RAILROAD COUPLER SAFETY RESEARCH AND TEST PROJECT. STUDY OF THE FATIGUE LIFE CHARACTERISTICS OF CAST STEELS USED IN THE RAILROAD INDUSTRY

This investigation evaluated the fatigue properties of three commercial grades of cast steel utilized by the railroad industry. The tests were conducted using a 3/4" thick, 10-inch long flat plate specimen tested in reversed bending about a zero mean load. The specimens were provided by different manufacturers with their actual cast surfaces. Significant differences in fatigue behavior were rationalized considering four parameters: hardness, surface conditions, decarburization and inclusions at the surface. From this analysis, it was concluded that pits or irregularities in the cast surface rather than surface roughness determine the final fatigue behavior. The detrimental effect of these pits increase with their size. The decarburization reduces the fatigue strength of the lower strength Grades B and C steels more than the higher strength Grade E. From the various types of inclusions produced at the surface by mold-metal or gas-metal reactions, those that penetrated from the cast surface with a crack-like oxide along the grain boundaries were the most deleterious to the endurance ratio at all tensile strengths. Casting surface defects as pinholes, laps, slag or sand inclusions caused large reductions of the endurance life. All surface problems caused a greater reduction in the fatigue strength of the higher tensile strength steels.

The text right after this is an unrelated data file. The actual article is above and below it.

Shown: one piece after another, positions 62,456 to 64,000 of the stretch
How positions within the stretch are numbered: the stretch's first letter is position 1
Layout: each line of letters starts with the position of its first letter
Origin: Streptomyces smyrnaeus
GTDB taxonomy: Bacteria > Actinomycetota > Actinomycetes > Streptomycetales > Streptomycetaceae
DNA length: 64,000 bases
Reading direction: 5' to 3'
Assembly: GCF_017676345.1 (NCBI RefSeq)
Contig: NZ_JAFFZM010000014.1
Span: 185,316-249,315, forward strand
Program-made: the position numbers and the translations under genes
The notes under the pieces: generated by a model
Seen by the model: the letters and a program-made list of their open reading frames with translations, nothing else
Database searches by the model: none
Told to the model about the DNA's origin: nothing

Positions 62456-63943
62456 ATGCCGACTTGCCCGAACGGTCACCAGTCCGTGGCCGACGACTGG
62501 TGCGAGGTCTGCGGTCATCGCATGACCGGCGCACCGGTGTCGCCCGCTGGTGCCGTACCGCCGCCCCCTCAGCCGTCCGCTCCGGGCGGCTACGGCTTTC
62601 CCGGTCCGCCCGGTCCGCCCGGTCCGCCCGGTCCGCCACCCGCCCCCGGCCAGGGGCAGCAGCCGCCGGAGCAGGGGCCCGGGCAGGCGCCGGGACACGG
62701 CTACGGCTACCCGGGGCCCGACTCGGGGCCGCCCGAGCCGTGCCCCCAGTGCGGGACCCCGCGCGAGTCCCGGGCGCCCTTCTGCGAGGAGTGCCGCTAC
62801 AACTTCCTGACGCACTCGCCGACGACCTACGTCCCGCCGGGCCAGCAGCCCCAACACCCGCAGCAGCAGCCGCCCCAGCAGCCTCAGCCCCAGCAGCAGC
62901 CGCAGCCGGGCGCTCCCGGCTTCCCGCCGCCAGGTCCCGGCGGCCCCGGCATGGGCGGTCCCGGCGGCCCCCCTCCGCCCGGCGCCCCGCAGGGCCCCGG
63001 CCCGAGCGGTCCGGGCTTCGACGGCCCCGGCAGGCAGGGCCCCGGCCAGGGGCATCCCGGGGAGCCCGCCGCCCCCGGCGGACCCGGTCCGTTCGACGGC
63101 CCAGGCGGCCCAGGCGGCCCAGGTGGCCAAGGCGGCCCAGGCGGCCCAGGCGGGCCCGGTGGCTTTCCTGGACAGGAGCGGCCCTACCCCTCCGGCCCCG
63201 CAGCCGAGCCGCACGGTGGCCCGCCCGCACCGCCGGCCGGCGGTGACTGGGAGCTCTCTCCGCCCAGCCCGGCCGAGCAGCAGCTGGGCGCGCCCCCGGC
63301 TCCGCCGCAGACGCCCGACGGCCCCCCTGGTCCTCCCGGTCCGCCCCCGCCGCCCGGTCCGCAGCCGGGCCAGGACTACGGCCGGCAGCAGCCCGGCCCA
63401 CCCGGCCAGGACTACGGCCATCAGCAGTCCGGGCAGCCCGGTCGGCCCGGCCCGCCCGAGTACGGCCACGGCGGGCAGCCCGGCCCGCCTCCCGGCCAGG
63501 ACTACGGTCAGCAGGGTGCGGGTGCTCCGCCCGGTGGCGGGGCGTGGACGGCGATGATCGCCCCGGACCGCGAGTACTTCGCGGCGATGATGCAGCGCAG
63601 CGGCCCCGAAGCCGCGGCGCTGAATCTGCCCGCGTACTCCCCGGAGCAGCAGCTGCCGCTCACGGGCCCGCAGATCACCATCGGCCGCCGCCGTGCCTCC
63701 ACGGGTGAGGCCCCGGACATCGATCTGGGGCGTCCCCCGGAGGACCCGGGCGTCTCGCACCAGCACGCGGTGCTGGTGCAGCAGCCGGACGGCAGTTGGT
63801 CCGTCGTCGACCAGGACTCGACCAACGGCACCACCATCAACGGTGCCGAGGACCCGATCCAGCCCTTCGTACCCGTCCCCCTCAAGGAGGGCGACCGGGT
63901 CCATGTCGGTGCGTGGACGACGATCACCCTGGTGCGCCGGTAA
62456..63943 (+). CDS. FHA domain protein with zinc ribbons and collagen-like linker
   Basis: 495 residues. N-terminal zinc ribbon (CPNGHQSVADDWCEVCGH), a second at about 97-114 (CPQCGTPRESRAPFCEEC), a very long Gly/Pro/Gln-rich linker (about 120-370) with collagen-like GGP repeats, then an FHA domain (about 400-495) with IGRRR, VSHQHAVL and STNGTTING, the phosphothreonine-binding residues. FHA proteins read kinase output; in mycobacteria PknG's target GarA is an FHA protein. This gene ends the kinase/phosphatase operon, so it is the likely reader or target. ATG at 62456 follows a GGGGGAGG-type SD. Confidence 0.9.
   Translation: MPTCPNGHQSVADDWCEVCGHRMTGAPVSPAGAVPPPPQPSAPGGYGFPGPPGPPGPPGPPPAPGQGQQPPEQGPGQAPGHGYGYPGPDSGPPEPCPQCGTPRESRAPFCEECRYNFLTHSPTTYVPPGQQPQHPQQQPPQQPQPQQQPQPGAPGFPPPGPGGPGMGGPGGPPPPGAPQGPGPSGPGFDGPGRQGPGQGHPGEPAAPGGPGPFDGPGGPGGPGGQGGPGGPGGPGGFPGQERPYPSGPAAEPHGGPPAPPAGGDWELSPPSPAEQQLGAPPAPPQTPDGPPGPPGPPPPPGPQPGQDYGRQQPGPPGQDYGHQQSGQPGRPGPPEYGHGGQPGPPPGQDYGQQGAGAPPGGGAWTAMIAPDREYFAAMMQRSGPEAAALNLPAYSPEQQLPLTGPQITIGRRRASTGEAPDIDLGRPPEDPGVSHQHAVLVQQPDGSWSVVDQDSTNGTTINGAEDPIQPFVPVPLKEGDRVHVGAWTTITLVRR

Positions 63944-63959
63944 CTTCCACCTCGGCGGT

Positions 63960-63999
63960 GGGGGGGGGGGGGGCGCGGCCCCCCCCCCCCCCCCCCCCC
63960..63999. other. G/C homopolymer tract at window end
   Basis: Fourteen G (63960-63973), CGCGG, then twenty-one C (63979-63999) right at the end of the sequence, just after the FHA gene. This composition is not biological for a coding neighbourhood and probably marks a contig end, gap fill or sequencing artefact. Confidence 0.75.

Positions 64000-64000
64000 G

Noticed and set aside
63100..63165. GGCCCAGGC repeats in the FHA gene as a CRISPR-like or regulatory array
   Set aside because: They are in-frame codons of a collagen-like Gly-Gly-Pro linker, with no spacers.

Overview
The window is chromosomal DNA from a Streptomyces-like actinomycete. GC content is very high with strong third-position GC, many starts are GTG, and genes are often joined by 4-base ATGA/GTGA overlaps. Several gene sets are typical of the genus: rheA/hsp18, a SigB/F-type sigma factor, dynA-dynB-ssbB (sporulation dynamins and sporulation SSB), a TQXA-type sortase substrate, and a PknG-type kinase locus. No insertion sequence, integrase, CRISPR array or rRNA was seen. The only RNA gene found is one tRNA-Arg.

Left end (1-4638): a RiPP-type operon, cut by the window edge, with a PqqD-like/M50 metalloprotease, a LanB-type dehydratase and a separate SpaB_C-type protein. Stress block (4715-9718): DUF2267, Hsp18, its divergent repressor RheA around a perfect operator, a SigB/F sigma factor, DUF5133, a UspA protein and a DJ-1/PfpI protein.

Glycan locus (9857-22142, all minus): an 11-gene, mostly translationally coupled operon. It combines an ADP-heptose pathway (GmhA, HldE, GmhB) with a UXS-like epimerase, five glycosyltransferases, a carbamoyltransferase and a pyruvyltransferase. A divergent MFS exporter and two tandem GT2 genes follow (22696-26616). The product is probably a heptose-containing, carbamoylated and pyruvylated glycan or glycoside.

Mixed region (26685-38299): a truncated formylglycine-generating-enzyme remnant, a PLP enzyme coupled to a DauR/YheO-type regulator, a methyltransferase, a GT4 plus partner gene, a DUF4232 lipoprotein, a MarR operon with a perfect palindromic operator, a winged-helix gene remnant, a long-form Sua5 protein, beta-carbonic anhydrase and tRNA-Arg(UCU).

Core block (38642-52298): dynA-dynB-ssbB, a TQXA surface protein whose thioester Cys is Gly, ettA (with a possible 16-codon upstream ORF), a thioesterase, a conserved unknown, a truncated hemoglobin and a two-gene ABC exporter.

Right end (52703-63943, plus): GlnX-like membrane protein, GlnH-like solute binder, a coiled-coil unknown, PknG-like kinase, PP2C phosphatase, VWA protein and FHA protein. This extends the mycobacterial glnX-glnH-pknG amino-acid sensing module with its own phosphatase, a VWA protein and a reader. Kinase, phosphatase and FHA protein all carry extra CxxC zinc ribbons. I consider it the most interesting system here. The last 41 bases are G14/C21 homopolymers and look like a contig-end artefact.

Media Info

  • Features: Appendices; Figures; Tables;
  • Pagination: 122 p.

Subject/Index Terms

Filing Info

  • Accession Number: 00193747
  • Record Type: Publication
  • Source Agency: Association of American Railroads
  • Report/Paper Numbers: AAR Rpt. 299 No. 9 Tech Rpt.
  • Files: TRIS
  • Created Date: May 26 1979 12:00AM